The National Center for Youth Law is looking at employment barriers, including criminal records, as it impacts youth.

Contact:
Darryl Hamm
National Center for Youth Law
405 14th St., 15th Fl.
Oakland, CA 94612
E-Mail: dhamm@youthlaw.org

Advocate working on criminal record and employment issues.

Contact:
Nancy Cervantes
Neighborhood Legal Services of LA County
13327 Van Nuys Blvd.
Pacoima, CA 91331
1-800-433-6251
E-Mail: Ncervantes@nls-la.org

The Social Justice Law Projects are advocates working on the issues of employment, licensing, and housing problems. They bring impact litigation on behalf of persons with conviction and arrrest records in the employment, licensing, and housing areas. They also work in the area of arrest record dissemination.

Contact:
Peter Sheehan
Social Justice Law Project
510 16th St., Suite 201
Oakland, CA 94612
510-893-1146
E-Mail: socialjusticelaw@hotmail.com

C. State Bar Association

Contact:
California State Bar Association
San Francisco (Main Office)
180 Howard St.
San Francisco, CA 94105
415-538-2000
Web Site: www.calbar.ca.gov

VII. Local Service Providers
Community agencies are available to assist individuals with criminal records find employment. This information will inform individuals with criminal records about government agencies and community-based organizations that assist with employment, education or vocational training. Researchers and policy makers may find this information useful in identifying agencies and service providers in order to evaluate the effectiveness of these programs.
Arriba Juntos

Arriba Juntos, a community-based organization, has been in operation for 36 years, serving a diverse population in San Francisco. In addition to an individual with a criminal history employment program, it offers youth programming and ESL classes to over 2,000 clients yearly. Arriba Juntos maintains staff at the One Stop Career Center at 3120 Mission St. in San Francisco to assist job seekers who begin their searches at a One Stop Center. Arriba Juntos accepts drop-in clients, as well as those who make appointments. They have direct placement for clients who have job skills. Training is available in computer technology, including MS Office Suite, and certified nursing assistance with the ability to obtain California licensing. Arriba Juntos will assist clients in obtaining licensure from the State of California. In collaboration with the San Francisco Municipal Railway (MUNI) they offer a driver training course. Clients may obtain their Commercial Driving License and consideration for employment with MUNI as bus drivers. These training programs include a Life Skills component, job interview techniques and resume writing in addition to daily survival skills. Arriba Juntos has a subsidized wage/on job training program that is used as an incentive to employers to hire individuals with criminal records.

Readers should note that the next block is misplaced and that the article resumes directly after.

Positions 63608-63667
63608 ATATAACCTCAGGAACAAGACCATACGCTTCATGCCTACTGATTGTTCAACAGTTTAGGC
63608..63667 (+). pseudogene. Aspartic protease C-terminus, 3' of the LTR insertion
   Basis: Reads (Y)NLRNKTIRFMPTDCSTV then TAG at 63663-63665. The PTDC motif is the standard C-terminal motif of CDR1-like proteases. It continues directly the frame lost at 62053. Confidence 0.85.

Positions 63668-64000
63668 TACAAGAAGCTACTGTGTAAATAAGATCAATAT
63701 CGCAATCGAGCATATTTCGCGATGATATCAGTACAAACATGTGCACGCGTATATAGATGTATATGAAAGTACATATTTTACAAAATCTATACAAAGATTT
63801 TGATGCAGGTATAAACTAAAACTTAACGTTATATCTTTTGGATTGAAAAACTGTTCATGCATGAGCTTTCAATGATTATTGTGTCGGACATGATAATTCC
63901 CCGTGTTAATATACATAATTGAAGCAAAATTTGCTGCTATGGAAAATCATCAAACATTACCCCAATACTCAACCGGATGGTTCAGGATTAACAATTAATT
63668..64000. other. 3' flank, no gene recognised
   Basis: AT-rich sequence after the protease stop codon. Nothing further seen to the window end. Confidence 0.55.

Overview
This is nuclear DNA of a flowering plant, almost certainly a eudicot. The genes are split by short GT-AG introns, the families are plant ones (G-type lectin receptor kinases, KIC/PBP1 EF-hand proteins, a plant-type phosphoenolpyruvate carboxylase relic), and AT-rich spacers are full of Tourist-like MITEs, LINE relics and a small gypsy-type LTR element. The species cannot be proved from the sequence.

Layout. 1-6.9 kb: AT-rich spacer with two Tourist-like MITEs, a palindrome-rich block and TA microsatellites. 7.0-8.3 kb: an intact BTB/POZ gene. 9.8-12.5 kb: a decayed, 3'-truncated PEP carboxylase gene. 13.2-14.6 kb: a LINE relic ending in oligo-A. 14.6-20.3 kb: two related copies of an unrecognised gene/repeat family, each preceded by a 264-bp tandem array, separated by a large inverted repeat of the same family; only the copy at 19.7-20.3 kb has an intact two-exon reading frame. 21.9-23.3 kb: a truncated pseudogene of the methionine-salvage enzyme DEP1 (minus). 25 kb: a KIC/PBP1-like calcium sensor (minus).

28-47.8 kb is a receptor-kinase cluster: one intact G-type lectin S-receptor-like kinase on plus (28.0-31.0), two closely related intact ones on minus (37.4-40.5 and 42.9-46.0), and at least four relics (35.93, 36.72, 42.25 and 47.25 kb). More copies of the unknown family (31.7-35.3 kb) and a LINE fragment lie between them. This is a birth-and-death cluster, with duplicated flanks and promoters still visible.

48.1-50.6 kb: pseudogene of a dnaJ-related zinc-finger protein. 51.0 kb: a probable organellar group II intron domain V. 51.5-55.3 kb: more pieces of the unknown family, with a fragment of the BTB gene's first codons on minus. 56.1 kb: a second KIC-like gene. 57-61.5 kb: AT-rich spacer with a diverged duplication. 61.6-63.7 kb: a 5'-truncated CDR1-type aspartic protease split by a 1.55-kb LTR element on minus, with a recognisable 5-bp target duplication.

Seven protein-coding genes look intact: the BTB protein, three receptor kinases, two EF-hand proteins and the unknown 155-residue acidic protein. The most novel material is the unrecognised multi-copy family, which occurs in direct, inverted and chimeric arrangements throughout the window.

Contact:
Ximena Montes, Case Manager
Arriba Juntos
1850 Mission St.
San Francisco, CA 94103
415-487-3247
E-Mail: xmontes@arribajuntos.org
Web Site: www.arribajuntos.org

Career Link - Employment Resource Center

Career Link is part of California’s One Stop Center System. Individuals with a criminal history are referred to a job agent for services. Each job agent is expected to have 60 successful closures per year. (A closure is considered placing a client in a job that the client retains for 90 days or more.) Services include: job search workshops; one-on-one job counseling; vocational counseling; resource library; computerized job skills testing software; computers and equipment available for use in preparing cover letters, job resumes, job applications; and internet access for job search. Clients must call for an appointment.

Contact:
Victoria Lopez, Job Agent
Career Link - Employment Resource Center
3120 Mission St.
San Francisco, CA 94110
415-401-4917

Delancey Street Foundation